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This is the view from the train on the Del Mar Bluffs looking out over the ocean. There have been on going problems with bluff loss in Del Mar which the railroads tracks are next too. The County of San Diego since it bought the railroad in the 1990’s have spent millions of dollars to slow the rate of bluff loss. The county of San Diego is planning to spend another 90 million dollars to shore up the Del Mar Bluffs over the next 20 years. A major factor causing landslides along the bluffs is water. Much work has already been done to improve drainage to prevent water from soaking into the bluffs.

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This is construction east of the I-5 freeway roughly just south of Highway 52. In this area a second track on a straighter track alignment is being built for use of Coaster, Surfliner and freight trains. Alongside of these tracks, new tracks to extend the San Diego Trolley Blue Line to the University of California at San Diego are being built to the east alongside of the existing railroad between Old Town and the 52. It is just south of the 52 that the Trolley tracks will be elevated over the existing railroad tracks to the west on a right of way along side the 5 freeway. Further north the Blue line will be elevated again over the 5 to UCSD and latter cross the 5 again heading east to University City.

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This is another view of the viaduct under construction to lift the Blue Line west over the adjoining railroad and then along the 5 freeway before heading to UCSD.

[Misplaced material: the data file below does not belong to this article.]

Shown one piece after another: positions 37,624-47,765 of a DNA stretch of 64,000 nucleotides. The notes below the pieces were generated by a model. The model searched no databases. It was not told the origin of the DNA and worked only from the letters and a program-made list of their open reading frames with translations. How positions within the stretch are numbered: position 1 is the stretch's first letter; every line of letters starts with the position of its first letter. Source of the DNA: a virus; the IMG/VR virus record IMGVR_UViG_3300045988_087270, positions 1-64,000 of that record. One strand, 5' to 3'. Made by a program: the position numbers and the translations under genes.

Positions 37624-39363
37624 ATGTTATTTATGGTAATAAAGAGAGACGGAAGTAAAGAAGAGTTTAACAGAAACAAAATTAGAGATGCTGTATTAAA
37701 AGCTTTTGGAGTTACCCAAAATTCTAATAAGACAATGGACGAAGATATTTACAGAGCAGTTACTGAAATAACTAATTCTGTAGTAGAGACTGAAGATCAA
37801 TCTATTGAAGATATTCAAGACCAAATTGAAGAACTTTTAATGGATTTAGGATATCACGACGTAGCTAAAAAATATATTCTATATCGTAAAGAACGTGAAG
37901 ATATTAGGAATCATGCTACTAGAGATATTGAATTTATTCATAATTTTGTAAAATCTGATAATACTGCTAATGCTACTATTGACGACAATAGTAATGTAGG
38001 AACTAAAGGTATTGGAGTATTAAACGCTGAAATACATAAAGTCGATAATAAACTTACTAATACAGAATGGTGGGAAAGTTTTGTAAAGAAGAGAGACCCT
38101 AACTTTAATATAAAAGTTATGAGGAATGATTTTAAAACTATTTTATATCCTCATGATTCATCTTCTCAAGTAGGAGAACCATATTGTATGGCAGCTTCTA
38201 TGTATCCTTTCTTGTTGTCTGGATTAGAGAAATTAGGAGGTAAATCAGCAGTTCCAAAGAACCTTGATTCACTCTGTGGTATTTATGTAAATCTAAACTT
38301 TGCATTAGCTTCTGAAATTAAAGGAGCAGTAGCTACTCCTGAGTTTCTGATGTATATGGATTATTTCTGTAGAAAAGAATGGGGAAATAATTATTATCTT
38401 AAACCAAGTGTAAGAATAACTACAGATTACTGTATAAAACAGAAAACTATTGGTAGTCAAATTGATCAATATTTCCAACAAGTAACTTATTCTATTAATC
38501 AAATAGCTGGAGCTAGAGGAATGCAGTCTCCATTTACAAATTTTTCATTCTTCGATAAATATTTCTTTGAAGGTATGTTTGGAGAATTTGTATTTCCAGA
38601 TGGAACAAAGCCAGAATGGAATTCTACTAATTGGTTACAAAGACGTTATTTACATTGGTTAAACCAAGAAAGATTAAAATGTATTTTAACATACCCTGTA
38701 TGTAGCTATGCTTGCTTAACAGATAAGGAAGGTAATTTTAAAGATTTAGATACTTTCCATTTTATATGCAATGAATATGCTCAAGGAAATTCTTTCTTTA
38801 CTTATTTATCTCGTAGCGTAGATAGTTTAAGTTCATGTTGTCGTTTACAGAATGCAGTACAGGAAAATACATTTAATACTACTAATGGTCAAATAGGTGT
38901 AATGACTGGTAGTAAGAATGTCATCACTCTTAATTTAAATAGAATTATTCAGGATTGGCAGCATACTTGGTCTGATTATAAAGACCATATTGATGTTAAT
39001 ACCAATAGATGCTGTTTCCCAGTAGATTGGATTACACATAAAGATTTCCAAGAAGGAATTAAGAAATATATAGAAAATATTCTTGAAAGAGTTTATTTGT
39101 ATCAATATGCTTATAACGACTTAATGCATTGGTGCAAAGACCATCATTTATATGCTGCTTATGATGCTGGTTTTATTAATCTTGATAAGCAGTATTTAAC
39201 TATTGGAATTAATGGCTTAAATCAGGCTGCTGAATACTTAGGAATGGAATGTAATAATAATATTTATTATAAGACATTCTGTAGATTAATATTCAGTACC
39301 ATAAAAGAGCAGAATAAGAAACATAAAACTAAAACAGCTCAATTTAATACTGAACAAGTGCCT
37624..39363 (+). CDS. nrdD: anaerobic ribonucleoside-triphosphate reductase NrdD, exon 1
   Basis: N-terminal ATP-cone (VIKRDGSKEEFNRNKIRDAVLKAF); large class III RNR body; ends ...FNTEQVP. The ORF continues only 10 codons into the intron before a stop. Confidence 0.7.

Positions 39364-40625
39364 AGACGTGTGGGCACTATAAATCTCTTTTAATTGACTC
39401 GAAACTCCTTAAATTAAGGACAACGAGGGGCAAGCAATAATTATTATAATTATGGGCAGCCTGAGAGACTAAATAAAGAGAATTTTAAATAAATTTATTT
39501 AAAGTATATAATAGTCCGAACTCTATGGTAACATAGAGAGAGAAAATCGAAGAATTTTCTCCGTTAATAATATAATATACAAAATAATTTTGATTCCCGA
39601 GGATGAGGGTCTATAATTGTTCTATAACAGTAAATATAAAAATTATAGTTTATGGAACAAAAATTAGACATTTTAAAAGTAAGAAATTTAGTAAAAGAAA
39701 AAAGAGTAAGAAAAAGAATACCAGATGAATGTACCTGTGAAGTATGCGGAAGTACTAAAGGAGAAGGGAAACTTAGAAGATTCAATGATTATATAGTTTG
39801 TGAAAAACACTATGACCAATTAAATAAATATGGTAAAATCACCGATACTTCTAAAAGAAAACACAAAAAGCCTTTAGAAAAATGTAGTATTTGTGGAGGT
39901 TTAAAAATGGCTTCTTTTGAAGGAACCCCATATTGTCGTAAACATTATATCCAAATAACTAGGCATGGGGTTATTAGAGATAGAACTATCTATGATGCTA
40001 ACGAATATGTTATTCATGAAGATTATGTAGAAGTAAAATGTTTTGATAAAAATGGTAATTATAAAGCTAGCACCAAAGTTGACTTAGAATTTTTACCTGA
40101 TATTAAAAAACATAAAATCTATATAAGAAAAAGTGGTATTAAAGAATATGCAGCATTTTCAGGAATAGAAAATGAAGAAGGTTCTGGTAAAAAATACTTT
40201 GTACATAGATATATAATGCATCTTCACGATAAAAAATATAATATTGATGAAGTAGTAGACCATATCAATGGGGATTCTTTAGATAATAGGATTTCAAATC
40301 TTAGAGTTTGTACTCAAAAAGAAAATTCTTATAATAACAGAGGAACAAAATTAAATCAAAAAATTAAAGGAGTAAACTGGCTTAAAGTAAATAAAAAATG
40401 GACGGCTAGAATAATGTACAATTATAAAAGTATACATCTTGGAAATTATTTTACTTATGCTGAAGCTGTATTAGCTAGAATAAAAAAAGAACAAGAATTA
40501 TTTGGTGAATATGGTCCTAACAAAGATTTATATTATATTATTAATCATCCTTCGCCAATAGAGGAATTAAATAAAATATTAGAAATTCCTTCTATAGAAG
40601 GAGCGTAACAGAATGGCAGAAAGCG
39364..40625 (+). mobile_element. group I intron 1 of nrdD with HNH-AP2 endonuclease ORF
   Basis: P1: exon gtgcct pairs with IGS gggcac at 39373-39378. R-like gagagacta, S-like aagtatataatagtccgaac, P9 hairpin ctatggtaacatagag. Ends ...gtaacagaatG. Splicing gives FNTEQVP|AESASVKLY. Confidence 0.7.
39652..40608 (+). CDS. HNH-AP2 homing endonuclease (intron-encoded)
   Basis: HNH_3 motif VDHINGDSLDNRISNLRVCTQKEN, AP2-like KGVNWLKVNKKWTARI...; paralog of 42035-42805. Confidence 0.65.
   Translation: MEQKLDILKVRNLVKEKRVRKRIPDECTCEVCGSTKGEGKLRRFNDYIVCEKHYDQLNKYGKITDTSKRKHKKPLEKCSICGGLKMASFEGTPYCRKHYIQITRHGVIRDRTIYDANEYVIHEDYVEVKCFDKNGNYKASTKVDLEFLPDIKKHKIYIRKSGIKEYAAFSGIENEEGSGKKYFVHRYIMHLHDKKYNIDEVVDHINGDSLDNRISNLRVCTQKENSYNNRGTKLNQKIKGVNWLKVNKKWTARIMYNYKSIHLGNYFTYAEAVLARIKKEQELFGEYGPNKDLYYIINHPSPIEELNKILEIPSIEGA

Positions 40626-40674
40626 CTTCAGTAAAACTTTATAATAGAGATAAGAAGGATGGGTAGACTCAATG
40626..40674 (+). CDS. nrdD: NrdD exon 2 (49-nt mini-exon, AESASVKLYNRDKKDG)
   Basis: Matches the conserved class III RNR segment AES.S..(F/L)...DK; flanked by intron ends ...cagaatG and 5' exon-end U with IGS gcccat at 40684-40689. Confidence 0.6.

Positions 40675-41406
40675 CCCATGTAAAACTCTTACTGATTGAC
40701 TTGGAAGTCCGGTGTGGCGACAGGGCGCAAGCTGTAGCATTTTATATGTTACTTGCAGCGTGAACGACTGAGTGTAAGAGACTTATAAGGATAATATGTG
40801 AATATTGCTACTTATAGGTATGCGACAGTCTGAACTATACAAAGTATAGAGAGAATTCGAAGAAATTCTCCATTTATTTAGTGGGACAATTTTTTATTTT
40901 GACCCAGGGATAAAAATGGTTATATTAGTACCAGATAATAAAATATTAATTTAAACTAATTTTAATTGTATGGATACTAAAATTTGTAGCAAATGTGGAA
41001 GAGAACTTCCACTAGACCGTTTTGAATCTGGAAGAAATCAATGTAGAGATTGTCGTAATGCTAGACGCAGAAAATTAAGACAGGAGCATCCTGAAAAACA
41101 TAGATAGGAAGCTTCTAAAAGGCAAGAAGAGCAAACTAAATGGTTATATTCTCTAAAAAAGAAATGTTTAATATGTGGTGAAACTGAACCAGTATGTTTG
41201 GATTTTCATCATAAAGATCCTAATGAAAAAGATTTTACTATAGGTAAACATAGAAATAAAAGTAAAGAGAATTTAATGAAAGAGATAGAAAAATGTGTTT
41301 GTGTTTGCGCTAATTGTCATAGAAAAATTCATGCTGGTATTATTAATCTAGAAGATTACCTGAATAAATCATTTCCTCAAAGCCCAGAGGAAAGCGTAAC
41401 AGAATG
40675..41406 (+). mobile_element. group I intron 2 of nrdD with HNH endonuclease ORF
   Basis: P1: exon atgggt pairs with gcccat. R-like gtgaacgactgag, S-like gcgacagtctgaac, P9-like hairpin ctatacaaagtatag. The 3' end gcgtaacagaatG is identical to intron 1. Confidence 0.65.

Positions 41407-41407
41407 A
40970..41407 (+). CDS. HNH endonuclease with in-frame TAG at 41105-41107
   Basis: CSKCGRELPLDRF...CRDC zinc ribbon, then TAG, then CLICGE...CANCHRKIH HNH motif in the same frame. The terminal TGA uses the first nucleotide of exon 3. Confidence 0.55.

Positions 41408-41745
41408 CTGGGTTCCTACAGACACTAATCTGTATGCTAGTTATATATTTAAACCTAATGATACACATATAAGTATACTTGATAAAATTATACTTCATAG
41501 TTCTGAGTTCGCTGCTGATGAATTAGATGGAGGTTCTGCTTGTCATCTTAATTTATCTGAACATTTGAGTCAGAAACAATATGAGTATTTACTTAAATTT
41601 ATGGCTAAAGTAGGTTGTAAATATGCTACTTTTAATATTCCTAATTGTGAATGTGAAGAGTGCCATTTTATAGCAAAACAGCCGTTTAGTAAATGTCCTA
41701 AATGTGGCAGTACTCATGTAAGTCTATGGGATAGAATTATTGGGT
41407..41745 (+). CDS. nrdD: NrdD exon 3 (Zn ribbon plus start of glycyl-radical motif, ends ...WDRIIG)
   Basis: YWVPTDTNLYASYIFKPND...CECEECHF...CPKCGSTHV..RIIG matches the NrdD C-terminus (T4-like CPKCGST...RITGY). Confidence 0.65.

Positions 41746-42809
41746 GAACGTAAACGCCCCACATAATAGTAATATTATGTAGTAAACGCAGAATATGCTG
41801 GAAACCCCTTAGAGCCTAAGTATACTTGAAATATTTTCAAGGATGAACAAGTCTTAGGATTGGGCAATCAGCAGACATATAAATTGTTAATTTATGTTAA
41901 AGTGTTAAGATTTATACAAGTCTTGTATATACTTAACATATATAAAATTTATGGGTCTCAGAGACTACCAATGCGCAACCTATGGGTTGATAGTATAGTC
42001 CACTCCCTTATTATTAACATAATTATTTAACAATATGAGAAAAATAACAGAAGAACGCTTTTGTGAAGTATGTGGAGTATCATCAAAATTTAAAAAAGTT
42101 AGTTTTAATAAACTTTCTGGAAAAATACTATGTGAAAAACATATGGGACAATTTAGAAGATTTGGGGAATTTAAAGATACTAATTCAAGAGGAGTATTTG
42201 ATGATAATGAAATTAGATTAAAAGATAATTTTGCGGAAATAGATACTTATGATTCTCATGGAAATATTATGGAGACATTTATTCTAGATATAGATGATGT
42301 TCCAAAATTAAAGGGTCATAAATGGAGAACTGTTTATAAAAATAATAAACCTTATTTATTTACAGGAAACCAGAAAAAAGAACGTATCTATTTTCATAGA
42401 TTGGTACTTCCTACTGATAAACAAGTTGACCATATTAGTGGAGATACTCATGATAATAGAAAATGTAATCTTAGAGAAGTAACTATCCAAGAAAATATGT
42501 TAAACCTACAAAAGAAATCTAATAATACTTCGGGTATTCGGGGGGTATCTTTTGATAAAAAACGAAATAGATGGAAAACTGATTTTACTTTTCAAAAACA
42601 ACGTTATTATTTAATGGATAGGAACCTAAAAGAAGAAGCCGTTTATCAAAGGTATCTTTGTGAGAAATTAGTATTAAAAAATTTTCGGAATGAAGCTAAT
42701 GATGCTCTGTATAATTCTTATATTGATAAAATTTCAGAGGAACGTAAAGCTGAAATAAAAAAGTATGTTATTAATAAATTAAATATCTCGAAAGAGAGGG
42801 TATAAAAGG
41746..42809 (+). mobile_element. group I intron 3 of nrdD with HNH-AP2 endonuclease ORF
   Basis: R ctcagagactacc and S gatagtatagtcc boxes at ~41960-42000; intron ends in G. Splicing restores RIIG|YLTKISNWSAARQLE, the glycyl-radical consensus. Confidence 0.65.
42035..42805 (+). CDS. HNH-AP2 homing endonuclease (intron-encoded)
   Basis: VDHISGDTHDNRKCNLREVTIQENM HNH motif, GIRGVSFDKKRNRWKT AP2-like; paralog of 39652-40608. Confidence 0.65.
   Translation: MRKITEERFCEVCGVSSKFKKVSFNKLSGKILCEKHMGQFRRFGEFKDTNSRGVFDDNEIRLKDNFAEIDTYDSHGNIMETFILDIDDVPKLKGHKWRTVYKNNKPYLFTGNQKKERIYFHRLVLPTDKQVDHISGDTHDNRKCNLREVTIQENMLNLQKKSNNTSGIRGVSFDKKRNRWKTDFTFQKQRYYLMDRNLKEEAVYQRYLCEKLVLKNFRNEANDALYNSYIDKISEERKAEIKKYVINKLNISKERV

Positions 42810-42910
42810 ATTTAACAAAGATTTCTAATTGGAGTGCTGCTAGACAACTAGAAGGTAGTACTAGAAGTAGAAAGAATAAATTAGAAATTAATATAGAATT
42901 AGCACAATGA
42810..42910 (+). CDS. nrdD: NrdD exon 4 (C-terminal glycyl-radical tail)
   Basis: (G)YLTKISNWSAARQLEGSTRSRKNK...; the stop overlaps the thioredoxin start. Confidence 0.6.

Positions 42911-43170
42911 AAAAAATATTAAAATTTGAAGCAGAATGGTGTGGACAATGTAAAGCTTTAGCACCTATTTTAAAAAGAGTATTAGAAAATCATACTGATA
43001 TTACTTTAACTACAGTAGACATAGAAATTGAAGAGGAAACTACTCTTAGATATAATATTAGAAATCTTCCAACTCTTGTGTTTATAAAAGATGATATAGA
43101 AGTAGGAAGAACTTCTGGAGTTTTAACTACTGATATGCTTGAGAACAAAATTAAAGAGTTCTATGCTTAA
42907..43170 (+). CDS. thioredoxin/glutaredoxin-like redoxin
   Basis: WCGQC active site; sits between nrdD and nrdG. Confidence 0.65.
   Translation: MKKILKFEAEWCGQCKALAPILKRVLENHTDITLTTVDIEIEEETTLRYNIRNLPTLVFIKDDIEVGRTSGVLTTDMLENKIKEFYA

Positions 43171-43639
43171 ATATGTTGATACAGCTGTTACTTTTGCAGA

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This is a SANDAG map of San Diego showing both the route of the Blue Line extension to the University City area as well as the double tracking for passenger trains along side of the Blue Line extension. You can also see the roundabout route for passenger trains in the canyon area where the tracks turn east going north of Highway 52, cross the 805 heading east and then turning west again crossing the 805 to Sorrento Valley

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Photo of construction from the train of a new grade crossing for a second track over Garnet Ave which turns into Balboa Ave about a block east. Also seen on the right hand side to the east are pillars to support a viaduct for the Blue Line extension.

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My southbound train to San Diego was almost standing room only on an otherwise quiet time of the week due to the holidays. But my late morning departure was very busy. This shows part of the crowd of people getting off my southbound train at the Old Town station.

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This is some of the new housing being built in downtown San Diego seen from the train. Right next to the apartments are the Trolley tracks. This picture is near the County Center/Little Italy Trolley Station a few blocks north of the Santa Fe Depot which is a major Trolley Hub and downtown train station.

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This is at the Santa Fe Depot and something being seen in most major cities is the boom in dockless bike and scooter rentals. This likely is cheaper than building and maintaining docking facilities. I discovered as walked around the Depot areas that at least one company uses a van to pick up not in use bikes and takes them to areas that they hope people will pay to ride to someplace.

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Here we are at the Santa Fe Depot in downtown San Diego with the 1915 depot in the front and some of the many hi-rise building in the area seen in the background.